Harlots drops the ball

the young George IV enjoying himself

Altho the writers aren’t the only ones to have dropped the ball: between midterms that spread out unfathomably over three weeks and trying to stay on top of my bills I have also dropped the ball with this project.

In trying to cater to a 21st century audience, they’ve upped the stakes, but in ways that simply make one ask “why?”

Why did they write a character so completely unused to and unsuited to her surroundings as Lucy is? If I wanted to watch virginal blonde be assaulted I would watch SVU or CSI or any one of the number of shows that trade on such imagery. It’s like someone in the executive area walked into the writers’ room and said “you know what was great? From Hell was great. More of that!”

Adding Lucy and tweaking Charlotte’s character and circumstances to such reliance on her protector (though the show will insist on calling him “master” god knows why) was so uncalled for. There was a good story already there in the past, the story they’re telling now is just a variation on one we’ve been hearing for well over a decade and it’s tired: innocent girl sold, tries to defend herself, complications ensue. This squashed cabbage leaf of a story means that all the other interesting narrative currents eddying around Lucy and Charlotte get minimal screen time, and often the show seems to view the secondary characters needs as selfish, detrimental to the needs of the main story — how dare Harriet, for example, ask for help for her children?

There were some murderess whores — there always are, you can’t deal with men and their desires and their inability to imagine your own personhood without the seed of rage starting to grow in your belly — and their actual real life stories it turns out, are much much more interesting than this one is still. Give me Sally Salisbury over sadsack Lucy any day.

I was intrigued by the fifth and sixth episodes, excited at the past hinted at by Nance and Maggie’s discussion, “the kind of bawds they wanted to be,” and how Maggie wasn’t living up to it. The vision of their shared past and shared mistreatment and the bond that created would be so interesting to explore. Seven episodes in to an eight episode season, any exploration of their past will have to wait, barring a very extended season finale. Lucy’s misdeeds and Mrs Q’s wickedness have sucked up all the storyline, and somehow it’s still dull as dirt.

Charlotte is in jail, only a few years after her namesake’s stay in jail, but of course given how the writers have robbed her of any independence (so that the rebellion she actually did engage in, flaunting other poorer lovers and having her protector pay for them) is impossible to display and must be translated into an anachronistic 21st century demand for some unspecified “freedom” a freedom which in 18th century terms was absolute disaster, giving it up in exchange for whatever he felt like giving her, no certainty about it. She didn’t even have her own house! Did the writers think about how ludicrous that would look, or were they too sloppy to include scenes in her own establishment? (And all the more reason for Maggie to have jumped at Lord Howard’s offer, although it would have been very unusual indeed to have just let him at Lucy, and very poor foresight on the character’s part, given how utterly useless her drip of a daughter was being. Lucy should have been sent to a convent and forgotten, she’s not capable of pulling her own weight.)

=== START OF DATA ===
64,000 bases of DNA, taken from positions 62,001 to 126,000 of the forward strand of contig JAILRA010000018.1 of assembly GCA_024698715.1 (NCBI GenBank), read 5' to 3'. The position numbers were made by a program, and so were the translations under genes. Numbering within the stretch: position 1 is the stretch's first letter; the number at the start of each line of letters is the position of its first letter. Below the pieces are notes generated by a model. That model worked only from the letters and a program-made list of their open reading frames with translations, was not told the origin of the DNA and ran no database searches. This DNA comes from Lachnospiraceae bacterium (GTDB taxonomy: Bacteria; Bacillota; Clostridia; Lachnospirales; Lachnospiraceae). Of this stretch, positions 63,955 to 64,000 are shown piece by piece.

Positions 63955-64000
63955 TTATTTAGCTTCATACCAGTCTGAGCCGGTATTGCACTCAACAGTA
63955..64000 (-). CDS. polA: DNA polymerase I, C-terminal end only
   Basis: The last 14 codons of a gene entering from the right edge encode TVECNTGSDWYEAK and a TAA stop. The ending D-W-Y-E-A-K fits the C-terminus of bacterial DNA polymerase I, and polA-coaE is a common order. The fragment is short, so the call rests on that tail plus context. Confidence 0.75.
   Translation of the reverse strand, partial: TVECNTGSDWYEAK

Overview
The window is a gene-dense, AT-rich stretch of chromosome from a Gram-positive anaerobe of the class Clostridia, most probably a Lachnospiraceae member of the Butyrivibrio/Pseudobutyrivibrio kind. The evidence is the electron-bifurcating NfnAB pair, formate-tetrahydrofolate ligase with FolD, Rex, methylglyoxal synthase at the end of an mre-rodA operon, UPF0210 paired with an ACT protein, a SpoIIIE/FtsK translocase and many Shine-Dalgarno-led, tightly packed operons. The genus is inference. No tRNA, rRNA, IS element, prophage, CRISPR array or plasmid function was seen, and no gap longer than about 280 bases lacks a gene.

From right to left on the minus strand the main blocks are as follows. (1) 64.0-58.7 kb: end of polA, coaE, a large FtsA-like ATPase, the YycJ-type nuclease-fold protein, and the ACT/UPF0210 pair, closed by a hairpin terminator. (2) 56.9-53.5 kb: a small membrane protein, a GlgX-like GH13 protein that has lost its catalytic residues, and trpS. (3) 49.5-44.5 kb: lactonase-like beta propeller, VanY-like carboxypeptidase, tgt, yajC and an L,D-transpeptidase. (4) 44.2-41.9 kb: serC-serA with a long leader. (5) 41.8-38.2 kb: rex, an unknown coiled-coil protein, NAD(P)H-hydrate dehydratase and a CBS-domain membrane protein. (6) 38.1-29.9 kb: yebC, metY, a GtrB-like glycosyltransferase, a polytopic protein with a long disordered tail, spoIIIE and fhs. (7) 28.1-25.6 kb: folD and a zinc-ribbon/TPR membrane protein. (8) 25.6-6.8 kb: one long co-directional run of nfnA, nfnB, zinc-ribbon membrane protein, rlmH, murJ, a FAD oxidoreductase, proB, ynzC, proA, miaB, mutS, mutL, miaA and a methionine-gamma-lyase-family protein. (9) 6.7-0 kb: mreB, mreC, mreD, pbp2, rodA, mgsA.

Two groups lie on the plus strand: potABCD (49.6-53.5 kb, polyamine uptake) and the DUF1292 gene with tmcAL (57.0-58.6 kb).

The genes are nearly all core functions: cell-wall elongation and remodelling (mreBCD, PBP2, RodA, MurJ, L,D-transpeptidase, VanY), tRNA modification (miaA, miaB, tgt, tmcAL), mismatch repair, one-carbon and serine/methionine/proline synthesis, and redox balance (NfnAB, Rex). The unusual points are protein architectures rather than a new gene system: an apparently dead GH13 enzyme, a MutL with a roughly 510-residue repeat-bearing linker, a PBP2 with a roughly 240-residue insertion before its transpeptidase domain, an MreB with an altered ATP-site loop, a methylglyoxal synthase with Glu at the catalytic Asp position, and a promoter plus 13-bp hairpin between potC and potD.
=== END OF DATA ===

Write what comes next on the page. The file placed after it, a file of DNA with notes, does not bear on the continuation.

And thus we have the setup for the story as it is now. Charlotte is in jail for her family’s murder, not for racking up debts that her lover refused to pay before dying because of how disrespectful she had been to him while he was alive. Her mother has alienated all of her own friends on behalf of a daughter who is incapable of surviving in the world she’s been written into, Charlotte’s lover is a fool and so is she, and somehow, in the middle of a stew, Maggie’s husband has maintained a belief in god that draws the line at protecting children from rapacious lords and calls murder a bigger sin than allowing your children to hang.

Okay then!

All I want out of a show about 18th century whores is some real 18th century whores. I want to see my forebears, I want to see my experiences reflected in theirs, I want to see haggling and negotiating and the putting on of the costume we all wear when we are facing our clients. I want to see the masquerade balls and the day to day business of trying to stay disease and child-free. I want to see the sighs of relief as the client leaves, the eager recounting of the money, the allocation of funds to which debt and the excited discovery that since he’s generously thrown down a bit extra, there’s that much extra padding for the safety egg.

I want to see gossip about the living situation of the Duchess of Devonshire, gossip about Kitty Fisher eating a 100£ note, about Eliza Farren capturing her dickhead Earl at last.

We aren’t boring and we have never been boring. We have never needed embellishments to make our lives interesting. We especially do not need our history taken from us and then presented back in a patchwork of 21st century stereotypes about innocent helpless white women, voracious traffickers of virgins, and “love.”

There can be love in a harlot’s life, but not in Harlot’s, apparently.

Do better next season, you guys. With Samantha Morton and Jessica Brown Findlay you have the material for a great show, stop pissing it away. Hire Hallie Rubenheld if you’re so lost.